AAFCO Dog Food Standards

Picture taken from from www.wallpaperbase.com

Picture taken from from www.wallpaperbase.com

Sunday, February 23, 2014

From the desk of Sharda Baker.

Hi and welcome everyone!

This is Sharda with a wonderful newsletter about dog food.

Here we go!

Even with all of this information on nutrients and dietary concerns, it may still seem a bit confusing.

Choosing the right and best dog food to feed your four legged family member is no small task.

Luckily, there is an organization that provides uniformed guidelines to regulate both fodder and pet foods served in the United States.

The Association of American Feed Control Officials is basically the animal equivalent to the Food and Drug Administration.

The responsibility for regulating dog food is in the hands of individual states and that of the U.S Food and Drug Administration (USFDA) and the U.S. Department of Agriculture (USDA).

These agencies use the American Feed Control Officials (AAFCO) uniformed guidelines in order to better regulate pet food while using their uniformed label and ingredient description guidelines.

While the AAFCO is not directly responsible for regulation, the USFDA and the USDA take their recommendations and use these as a standard by which to judge and evaluate pet food, and animal feed.

Many states have even taken the AAFCO recommendations into law.

When it comes to dog food, the AAFCO has created a uniformed model and definition for the ingredients which provides a common understanding of what is in each serving, including a common labelling procedure.

That way there is no confusion and no contradictions between differing brands and types of pet food. This information is provided in an annual publication: the AAFCO Manual.

The AAFCO Manual contains the set of standards that all pet food manufacturers need to follow in order to have approval from this organization.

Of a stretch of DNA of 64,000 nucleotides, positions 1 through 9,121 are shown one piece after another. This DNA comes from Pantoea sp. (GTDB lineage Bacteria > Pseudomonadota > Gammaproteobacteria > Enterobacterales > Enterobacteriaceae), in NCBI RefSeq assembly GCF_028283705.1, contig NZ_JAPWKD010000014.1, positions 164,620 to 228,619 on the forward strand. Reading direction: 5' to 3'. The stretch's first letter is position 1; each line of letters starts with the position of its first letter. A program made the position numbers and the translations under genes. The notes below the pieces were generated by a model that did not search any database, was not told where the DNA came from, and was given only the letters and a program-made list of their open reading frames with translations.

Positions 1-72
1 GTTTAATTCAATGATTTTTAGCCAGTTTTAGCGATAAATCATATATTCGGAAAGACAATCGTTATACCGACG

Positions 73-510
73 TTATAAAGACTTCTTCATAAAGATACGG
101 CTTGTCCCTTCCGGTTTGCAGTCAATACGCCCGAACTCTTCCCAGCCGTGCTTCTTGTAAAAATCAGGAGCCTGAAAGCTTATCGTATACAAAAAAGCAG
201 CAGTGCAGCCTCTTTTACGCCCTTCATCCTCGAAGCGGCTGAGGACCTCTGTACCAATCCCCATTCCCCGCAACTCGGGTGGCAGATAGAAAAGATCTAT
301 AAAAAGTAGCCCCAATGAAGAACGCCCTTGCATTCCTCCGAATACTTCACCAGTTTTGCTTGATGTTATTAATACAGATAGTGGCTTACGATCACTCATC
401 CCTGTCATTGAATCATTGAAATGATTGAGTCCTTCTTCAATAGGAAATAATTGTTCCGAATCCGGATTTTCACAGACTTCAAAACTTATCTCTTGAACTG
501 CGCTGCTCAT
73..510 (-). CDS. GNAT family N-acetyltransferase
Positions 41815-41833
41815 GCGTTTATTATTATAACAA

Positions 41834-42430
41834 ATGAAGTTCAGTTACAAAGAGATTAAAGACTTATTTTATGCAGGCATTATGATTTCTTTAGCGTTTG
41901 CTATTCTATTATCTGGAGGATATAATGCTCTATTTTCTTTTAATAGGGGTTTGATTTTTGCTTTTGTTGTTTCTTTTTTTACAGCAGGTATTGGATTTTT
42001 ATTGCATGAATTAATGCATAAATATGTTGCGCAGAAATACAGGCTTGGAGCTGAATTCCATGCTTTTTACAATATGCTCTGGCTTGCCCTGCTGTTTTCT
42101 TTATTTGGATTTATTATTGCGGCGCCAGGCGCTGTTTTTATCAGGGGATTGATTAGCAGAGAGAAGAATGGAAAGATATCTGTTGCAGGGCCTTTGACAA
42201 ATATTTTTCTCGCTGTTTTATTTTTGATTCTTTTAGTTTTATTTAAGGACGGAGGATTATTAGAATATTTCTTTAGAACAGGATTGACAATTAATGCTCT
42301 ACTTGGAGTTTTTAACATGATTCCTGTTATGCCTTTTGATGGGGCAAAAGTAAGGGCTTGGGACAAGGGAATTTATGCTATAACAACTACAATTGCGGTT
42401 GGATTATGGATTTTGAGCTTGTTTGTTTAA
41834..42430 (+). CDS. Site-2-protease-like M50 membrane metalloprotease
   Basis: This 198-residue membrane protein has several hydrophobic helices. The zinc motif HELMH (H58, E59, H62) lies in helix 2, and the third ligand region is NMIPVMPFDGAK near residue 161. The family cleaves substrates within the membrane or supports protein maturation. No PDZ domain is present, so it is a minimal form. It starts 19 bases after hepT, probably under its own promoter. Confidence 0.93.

The AAFCO Statement, also referred to as Nutritional Adequacy, is given to those pet foods that have passed the requirements found in the AAFCO Manual.

This statement is required on all pet foods and helps to ensure that the pet food is safe. Of course, many manufacturers such as those common to the Premium foods will make strides to go above and beyond the standards set forth by AAFCO.

There are generally two types of AAFCO statements:
Pet foods with a statement such as “Tested…” have seen an actual trial with cats or dogs eating the product and receiving positive results.

Those foods with a “Formulated” statement have not seen an actual trial but the product has been manufactured to meet the recommendations and the guideline set forth by AAFCO.

To meet the AAFCO guidelines and to receive the AAFCO Statement, pet foods sold on the market have to be graded and judged before distribution. With AAFCO being the only body to grade and judge the quality of the pet food, it is important to look for the AAFCO statement located on the label.

There are two nutritional profiles used to grade dog food; Adult maintenance and Growth (used for puppies). With these profiles in mind, AAFCO determines the nutrients that are needed for each category.

The nutrients must meet standards above the minimum requirement and below the maximum requirements as to avoid deficiencies and over-nutrition respectively.